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. 2016 Mar;176(3):352-61.
doi: 10.1001/jamainternmed.2015.7841.

Association Between Lifetime Marijuana Use and Cognitive Function in Middle Age: The Coronary Artery Risk Development in Young Adults (CARDIA) Study

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Association Between Lifetime Marijuana Use and Cognitive Function in Middle Age: The Coronary Artery Risk Development in Young Adults (CARDIA) Study

Reto Auer et al. JAMA Intern Med. .
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Abstract

Importance: Marijuana use is increasingly common in the United States. It is unclear whether it has long-term effects on memory and other domains of cognitive function.

Objective: To study the association between cumulative lifetime exposure to marijuana use and cognitive performance in middle age.

Design, setting, and participants: We used data from the Coronary Artery Risk Development in Young Adults (CARDIA) study, a cohort of 5115 black and white men and women aged 18 to 30 years at baseline from March 25, 1985, to June 7, 1986 (year 0), and followed up over 25 years from June 7, 1986, to August 31, 2011, to estimate cumulative years of exposure to marijuana (1 year = 365 days of marijuana use) using repeated measures and to assess associations with cognitive function at year 25. Linear regression was used to adjust for demographic factors, cardiovascular risk factors, tobacco smoking, use of alcohol and illicit drugs, physical activity, depression, and results of the mirror star tracing test (a measure of cognitive function) at year 2. Data analysis was conducted from June 7, 1986, to August 31, 2011.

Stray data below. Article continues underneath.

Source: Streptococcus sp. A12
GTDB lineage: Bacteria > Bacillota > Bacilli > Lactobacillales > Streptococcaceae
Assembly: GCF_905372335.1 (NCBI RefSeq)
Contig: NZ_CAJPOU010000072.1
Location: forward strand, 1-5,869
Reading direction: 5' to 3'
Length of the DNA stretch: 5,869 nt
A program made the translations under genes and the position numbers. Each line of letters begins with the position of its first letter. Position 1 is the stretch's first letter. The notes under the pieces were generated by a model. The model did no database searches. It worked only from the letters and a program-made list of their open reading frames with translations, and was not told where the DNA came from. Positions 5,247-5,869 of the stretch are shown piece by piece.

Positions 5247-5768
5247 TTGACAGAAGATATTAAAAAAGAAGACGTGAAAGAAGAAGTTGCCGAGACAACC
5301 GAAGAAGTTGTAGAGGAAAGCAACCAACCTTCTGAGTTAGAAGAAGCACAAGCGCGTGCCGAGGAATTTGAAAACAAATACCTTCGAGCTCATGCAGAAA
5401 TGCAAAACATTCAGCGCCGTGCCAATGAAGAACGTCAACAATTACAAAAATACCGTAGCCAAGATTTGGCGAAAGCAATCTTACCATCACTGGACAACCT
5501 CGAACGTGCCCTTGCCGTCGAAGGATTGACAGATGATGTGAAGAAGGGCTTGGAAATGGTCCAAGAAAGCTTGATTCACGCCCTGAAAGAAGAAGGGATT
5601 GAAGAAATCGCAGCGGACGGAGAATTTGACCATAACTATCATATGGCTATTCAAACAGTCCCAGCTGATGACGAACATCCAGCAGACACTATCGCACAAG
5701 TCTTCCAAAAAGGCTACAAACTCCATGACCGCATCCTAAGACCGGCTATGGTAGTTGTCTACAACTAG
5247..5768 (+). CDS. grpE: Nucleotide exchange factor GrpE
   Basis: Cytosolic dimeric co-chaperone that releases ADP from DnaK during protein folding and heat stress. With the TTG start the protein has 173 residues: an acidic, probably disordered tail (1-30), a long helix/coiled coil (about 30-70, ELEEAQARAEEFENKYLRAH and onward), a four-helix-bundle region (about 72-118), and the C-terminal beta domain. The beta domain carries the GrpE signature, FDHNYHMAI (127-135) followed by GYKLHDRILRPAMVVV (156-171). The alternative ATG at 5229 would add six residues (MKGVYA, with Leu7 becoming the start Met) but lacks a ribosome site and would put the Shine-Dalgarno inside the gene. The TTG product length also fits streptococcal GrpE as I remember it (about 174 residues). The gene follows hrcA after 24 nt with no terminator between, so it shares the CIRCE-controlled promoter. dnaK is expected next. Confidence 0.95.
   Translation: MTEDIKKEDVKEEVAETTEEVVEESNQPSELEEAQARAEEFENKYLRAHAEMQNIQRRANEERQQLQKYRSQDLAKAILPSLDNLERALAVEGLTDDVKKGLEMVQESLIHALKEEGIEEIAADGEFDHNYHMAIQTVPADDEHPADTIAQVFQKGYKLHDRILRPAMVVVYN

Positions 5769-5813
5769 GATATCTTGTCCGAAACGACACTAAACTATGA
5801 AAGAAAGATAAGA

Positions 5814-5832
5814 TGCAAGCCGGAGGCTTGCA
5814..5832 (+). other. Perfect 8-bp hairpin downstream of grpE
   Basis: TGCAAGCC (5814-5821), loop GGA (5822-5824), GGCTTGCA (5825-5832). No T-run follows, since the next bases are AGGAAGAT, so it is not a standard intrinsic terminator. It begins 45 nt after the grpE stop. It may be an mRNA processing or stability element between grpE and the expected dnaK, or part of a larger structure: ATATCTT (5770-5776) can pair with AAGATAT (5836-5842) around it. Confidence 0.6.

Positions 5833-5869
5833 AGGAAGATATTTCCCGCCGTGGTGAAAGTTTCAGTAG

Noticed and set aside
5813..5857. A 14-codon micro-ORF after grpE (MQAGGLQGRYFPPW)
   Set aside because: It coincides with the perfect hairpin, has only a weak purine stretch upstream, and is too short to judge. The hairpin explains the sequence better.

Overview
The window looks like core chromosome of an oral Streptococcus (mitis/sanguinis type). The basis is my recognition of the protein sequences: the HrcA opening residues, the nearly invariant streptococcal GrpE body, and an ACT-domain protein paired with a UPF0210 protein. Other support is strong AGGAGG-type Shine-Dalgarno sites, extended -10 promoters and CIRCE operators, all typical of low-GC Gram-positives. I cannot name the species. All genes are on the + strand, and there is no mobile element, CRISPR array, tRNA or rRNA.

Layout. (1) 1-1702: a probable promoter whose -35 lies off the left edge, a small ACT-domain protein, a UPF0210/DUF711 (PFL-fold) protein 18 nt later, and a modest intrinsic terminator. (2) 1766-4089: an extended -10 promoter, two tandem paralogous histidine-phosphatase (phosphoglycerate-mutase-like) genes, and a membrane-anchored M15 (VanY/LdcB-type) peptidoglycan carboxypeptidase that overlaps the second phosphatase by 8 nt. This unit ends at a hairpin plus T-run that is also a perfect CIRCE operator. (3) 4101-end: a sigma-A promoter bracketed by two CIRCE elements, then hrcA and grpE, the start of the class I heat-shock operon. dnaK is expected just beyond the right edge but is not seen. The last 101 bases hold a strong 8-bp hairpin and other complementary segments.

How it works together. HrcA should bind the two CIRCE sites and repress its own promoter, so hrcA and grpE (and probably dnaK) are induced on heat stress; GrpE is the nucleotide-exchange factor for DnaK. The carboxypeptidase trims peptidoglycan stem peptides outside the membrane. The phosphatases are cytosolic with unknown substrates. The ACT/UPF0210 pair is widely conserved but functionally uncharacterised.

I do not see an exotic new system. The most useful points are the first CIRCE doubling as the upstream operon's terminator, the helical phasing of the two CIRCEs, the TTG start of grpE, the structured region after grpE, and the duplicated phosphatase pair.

Main outcomes and measures: Three domains of cognitive function were assessed at year 25 using the Rey Auditory Verbal Learning Test (verbal memory), the Digit Symbol Substitution Test (processing speed), and the Stroop Interference Test (executive function).

Results: Among 3385 participants with cognitive function measurements at the year 25 visit, 2852 (84.3%) reported past marijuana use, but only 392 (11.6%) continued to use marijuana into middle age. Current use of marijuana was associated with worse verbal memory and processing speed; cumulative lifetime exposure was associated with worse performance in all 3 domains of cognitive function. After excluding current users and adjusting for potential confounders, cumulative lifetime exposure to marijuana remained significantly associated with worse verbal memory. For each 5 years of past exposure, verbal memory was 0.13 standardized units lower (95% CI, -0.24 to -0.02; P = .02), corresponding to a mean of 1 of 2 participants remembering 1 word fewer from a list of 15 words for every 5 years of use. After adjustment, we found no associations with lower executive function (-0.03 [95% CI, -0.12 to 0.07]; P = .56) or processing speed (-0.04 [95% CI, -0.16 to 0.08]; P = .51).

Conclusions and relevance: Past exposure to marijuana is associated with worse verbal memory but does not appear to affect other domains of cognitive function.

Conflict of interest statement

None

Figures

Figure
Figure. Associations between lifetime exposure to marijuana and cognitive function (CF)
Years of marijuana modeled flexibly and current marijuana users at the Year 25 visit excluded (N=392). Results are adjusted for age, race/ethnicity, sex, study site, education, cigarette smoking, alcohol, illicit drug use, cardiovascular risk factors, depression, mirror star tracing at the Year 2 visit and differential likelihood of follow up (see Methods). All test results standardized, such that a 1 unit negative deviation indicates a standard deviation worse CF than the mean. Histograms describe the distribution of marijuana-years in CARDIA participants with any exposure to marijuana by presenting the frequency of participants in each considered interval. The inverse of the Stroop score used in the present analyses to allow interpretation of worse CF with negative standardized scores for all three CF tests. RAVLT - Rey Auditory Verbal Learning Test; DSST – Digit Symbol Substitution Test.

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